- Then Saint Francis ordered the wolf to accompany him into town so that he might negotiate a peace treaty with the locals.
Everybody in the town plaza had gathered to witness the miracle by the time they arrived to the town square.
Then, on behalf of the wolf, he extended an offer of peace to the citizens of the town.
Then Saint Francis asked the wolf whether he would be willing to live in peace if those conditions were met.
The wolf then placed its paw in the palm of Saint Francis’ hand as a symbol of the covenant once more.
For two years, the wolf lived among the inhabitants, wandering from door to house in search of sustenance.
Even the dogs were deafeningly quiet around it.
Because of the wolf’s tranquil demeanor, they were reminded of the miracles of Saint Francis’ patience, virtues, and sanctity, which served as a live reminder to them. It has served as a living emblem of the power and providence of the living God throughout history.
Saint Francis and the Lambs
Because Saint Francis valued the sanctity of all life, he saw all creatures as brothers and sisters in the Lord, a sentiment that is reflected in his writings. He came across a trader who was transporting two little lambs to the market on one occasion. Because of the lambs’ sorrowful bleating, he caressed them and inquired of the farmer, “Why do you afflict my brothers the lambs?” he said. When he discovered, to his horror, that the guy intended to sell them for slaughter, he exclaimed, “That will not happen!” and purchased the animals from the individual.
At another point during his stay in Rome, Saint Francis acquired a lamb for himself, which he then presented to the lady Jacopa upon his departure.
Moreover, in its excitement to get to church, it would frequently startle its mistress by giving her a kindly butting of the head when she was late for church.
The Donkey Who Wept
The legend has it that, on his deathbed, St. Francis expressed gratitude to his donkey for carrying and aiding him throughout his life, and that his donkey cried in response.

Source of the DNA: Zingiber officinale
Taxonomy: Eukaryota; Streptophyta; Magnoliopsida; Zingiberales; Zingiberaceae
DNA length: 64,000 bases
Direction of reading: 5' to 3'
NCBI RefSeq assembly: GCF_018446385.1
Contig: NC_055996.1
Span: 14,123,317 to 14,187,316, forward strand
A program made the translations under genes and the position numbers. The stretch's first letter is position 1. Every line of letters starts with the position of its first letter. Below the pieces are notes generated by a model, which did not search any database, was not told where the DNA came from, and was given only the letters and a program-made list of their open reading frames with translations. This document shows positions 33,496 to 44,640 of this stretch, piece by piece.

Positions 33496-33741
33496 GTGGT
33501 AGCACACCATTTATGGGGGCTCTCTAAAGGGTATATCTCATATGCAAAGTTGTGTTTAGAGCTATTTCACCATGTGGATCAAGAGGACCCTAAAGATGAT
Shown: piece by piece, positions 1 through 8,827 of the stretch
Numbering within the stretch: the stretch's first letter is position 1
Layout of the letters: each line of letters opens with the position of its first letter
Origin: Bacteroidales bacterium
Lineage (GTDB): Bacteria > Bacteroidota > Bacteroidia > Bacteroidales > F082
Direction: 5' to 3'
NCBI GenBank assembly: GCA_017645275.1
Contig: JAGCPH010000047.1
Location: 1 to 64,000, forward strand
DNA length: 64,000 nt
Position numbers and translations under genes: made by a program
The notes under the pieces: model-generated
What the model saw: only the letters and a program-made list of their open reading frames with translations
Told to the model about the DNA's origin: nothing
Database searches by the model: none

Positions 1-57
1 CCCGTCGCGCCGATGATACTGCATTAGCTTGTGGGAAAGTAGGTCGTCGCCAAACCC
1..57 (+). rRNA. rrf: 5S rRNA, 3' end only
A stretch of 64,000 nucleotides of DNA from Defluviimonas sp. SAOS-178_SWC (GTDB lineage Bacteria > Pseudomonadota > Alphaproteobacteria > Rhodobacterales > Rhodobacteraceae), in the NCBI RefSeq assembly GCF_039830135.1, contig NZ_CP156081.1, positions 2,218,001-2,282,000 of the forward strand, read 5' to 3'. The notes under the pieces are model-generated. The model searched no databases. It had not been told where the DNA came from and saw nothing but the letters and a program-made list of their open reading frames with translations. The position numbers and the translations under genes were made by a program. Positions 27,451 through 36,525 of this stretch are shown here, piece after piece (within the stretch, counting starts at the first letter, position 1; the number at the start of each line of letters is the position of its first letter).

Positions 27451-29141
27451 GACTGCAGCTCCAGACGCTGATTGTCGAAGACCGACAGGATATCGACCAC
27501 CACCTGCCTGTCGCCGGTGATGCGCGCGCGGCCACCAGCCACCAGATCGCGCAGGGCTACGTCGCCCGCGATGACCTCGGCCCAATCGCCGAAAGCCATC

The Congregation of Fish
Whenever a fish was captured and he was present, he would release the fish back into the water, telling it not to be caught again in the same spot. On numerous instances, the fish would congregate alongside the boat for a period of time, listening to Saint Francis speak, until he granted them permission to depart. Then they would jump into the water and swim away. He would find appreciation for the artist, our loving Creator, in every piece of art, as Saint Francis referred to all creation as.
Prayer for the Blessing of Pets (commonly done on Saint Francis’ feast day, October 4th)
God, you are greatly praised as the creator of all living beings. You summoned the fish in the water, the birds in the sky, and the animals on the ground. Saint Francis was moved by your actions and addressed them all as brothers and sisters. I’d want you to bless this pet for me. Allow it to live according to your plan by using the power of your love to make it happen. May we always remember to thank you for all of your beautiful creations. Blessed are you, Lord our God, in all your creatures, in all your creations!
St. Francis: Patron saint of animals – and activism?
The 4th of October, 2016 Stephen H. Padre is the author of this piece. The Feast of St. Francis (1181/1182-1226) is celebrated today on the liturgical calendar, and it is the day on which the Church remembers a renowned Franciscan from Assisi, Italy. He is known as the patron saint of the environment and animals because he was compassionate toward all things and is said to have preached to even birds. In recent years, many churches have begun to bless dogs and other animals as a means to commemorate this day and respect his spirit, and this has become more popular.
- He was born into a 1 percent household, the son of a successful silk merchant, and grew up in a 1 percent environment.
- Peter’s Basilica, and he went on to live a life of poverty as a friar after that experience.
- The following is the introduction of this resource’s account of St.
- The Episcopal Church argues that Jesus belongs in a more public and visible setting, such as a courtroom.
- The monastic order that Francis created – the Franciscans – has a reputation for poverty, simplicity of living, and concern for the poor that is well-deserved.
- Francis associated so strongly with people who are impoverished that he was willing to give up everything he had in order to become one of them.
This is because God has a unique care for this group of people.
There are other more special interests that have significant lobbying groups in our nation’s capital, including big oil, big agriculture, gun owners, and others.
Who represents them in the United States Congress?
Perhaps we, as hunger-relief campaigners, should consider making St.
And there has never been a more important time to push for solutions to hunger and extreme poverty than right now.
They are interested in learning what voters desire.
Inform them that hunger must be eliminated.
For the past many years, Stephen H. Padre has served as managing editor of Bread for the World. St. Francis associated so strongly with people who are impoverished that he was willing to give up everything he had in order to become one of them.
Toolsfrom our Resource Library